The significant advances in veterinary medicine in recent decades have contributed much to the overall understanding of how aging affects our pets. Veterinarians are not only able to catch conditions and diseases related to aging sooner and provide better and more treatment options, we are also able to educate and inform pet owners on how to properly care for their aging pets.
Thanks to these advances, recent generations of senior pets have been able to enjoy many more comfortable and happy years than their predecessors.
What Is A Senior Pet?
Most pets begin to “show their age” between 8 and 10 years old (with some variation present among dog breeds, as larger dogs tend to age faster than their smaller counterparts). Senior pets often experience many of the same trials and tribulations as elderly humans such as hearing and vision difficulties, tiring more quickly after physical activity, and trouble getting up and down stairs.
As pets age, their immune systems will naturally weaken over time, which could aid in the development of any of the following common senior diseases or conditions:
- Heart disease
- Dental disease
- Intestinal difficulties
- Cognitive problems
How Do I Care For My Senior Pet?
Weight Watcher – Older dogs and cats tend to gain weight more readily than their younger counterparts, probably due to decreased activity. Many older pets can benefit from food that is lower in calories, but not in protein. Call us for recommendations.
Climate Control – Senior pets are more susceptible to changes in temperature and humidity, so take precautions to protect your pet from heatstroke. In wet or colder weather, keep pets dry and indoors as often as possible. Consider purchasing warm, waterproof outerwear to keep shorthaired dogs warm and dry on winter walks.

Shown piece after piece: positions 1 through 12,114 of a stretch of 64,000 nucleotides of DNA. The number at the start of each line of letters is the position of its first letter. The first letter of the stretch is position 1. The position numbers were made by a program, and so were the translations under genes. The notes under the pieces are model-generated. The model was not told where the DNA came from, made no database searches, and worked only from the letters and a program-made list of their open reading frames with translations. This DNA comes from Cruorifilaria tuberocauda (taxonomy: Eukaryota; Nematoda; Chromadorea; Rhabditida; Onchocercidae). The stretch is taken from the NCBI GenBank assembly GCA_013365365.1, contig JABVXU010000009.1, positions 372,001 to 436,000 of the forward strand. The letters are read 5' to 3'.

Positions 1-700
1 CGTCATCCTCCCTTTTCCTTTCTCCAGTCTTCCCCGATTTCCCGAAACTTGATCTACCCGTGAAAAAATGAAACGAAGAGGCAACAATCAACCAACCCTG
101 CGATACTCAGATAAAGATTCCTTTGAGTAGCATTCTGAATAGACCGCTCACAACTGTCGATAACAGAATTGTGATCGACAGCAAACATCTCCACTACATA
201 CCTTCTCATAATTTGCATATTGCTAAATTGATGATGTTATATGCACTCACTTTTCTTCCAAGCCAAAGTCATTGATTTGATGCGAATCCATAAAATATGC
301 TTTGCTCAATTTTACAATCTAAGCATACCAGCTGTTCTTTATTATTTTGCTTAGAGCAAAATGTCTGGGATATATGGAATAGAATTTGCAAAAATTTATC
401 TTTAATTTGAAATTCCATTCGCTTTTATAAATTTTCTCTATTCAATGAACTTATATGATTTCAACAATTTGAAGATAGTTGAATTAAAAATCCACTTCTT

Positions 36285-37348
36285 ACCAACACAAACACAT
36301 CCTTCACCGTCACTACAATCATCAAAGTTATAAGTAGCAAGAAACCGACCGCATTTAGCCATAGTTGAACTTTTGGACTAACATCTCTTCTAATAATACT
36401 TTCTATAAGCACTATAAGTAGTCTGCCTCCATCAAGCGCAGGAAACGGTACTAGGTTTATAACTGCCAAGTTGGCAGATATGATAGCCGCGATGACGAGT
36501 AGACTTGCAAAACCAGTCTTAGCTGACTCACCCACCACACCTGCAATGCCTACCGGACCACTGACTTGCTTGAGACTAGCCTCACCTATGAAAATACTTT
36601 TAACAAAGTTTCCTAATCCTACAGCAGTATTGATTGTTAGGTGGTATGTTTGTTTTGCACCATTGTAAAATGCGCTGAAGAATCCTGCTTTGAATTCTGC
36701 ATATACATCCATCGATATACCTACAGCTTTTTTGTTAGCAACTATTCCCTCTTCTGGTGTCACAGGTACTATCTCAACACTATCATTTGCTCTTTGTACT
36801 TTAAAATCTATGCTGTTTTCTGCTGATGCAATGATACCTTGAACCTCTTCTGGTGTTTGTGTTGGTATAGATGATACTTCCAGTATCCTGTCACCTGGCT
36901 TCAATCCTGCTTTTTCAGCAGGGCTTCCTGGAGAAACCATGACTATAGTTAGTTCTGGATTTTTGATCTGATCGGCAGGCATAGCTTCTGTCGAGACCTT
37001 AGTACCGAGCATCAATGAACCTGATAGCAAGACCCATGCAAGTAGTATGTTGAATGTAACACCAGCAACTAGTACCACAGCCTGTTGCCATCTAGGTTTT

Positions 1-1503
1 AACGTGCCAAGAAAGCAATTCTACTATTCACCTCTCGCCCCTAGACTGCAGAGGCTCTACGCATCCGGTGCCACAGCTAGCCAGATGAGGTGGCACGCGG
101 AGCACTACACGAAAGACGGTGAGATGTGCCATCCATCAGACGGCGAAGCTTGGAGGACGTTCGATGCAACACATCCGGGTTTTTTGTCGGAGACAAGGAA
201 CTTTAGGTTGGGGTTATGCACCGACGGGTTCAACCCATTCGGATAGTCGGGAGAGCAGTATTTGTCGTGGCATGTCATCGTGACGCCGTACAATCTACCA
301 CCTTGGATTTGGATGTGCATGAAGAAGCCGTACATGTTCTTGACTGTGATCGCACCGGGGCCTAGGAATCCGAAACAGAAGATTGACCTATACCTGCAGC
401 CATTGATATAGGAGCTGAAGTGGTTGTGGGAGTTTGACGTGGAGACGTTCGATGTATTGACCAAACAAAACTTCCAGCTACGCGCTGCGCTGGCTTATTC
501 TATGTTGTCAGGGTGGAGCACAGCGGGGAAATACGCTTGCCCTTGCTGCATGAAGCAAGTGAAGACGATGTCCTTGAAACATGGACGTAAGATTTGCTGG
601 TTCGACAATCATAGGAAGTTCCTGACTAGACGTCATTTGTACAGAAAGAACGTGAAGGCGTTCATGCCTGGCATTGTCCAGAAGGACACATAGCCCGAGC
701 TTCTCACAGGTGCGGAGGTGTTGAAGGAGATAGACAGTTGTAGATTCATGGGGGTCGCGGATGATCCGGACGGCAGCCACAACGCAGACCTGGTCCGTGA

Getting Around – Older animals often end up experiencing some difficulty with getting around, whether they are slower to get up off the floor than they used to be or they can no longer use the stairs or jump up to the bed. There are a variety of products on the market aimed at supporting an aging pet’s comfort and dignity; pet ramps and stairs, raised beds, and orthopedic beds are just a few examples.
Even otherwise healthy seniors need some special care taken to ensure that their health and quality of life is as good as possible. Elderly pets may benefit from certain nutritional supplements such as omega-3 fatty acids, and the antioxidants vitamin E and beta-carotene. Proper dental care is essential for older pets; regular tooth brushing (with specially formulated pet toothpaste) keeps teeth healthy in between dental cleanings.
Keeping An Eye On Your Senior
We recommend that senior pets come in for regular wellness checkups and lab work more frequently than younger animals, starting around age 8. Keep a close eye on your pet in between appointments, if you notice any unusual or disturbing symptoms such as incontinence, lumps or bumps, shortness of breath or coughing, changes in weight or appetite, call us right away.
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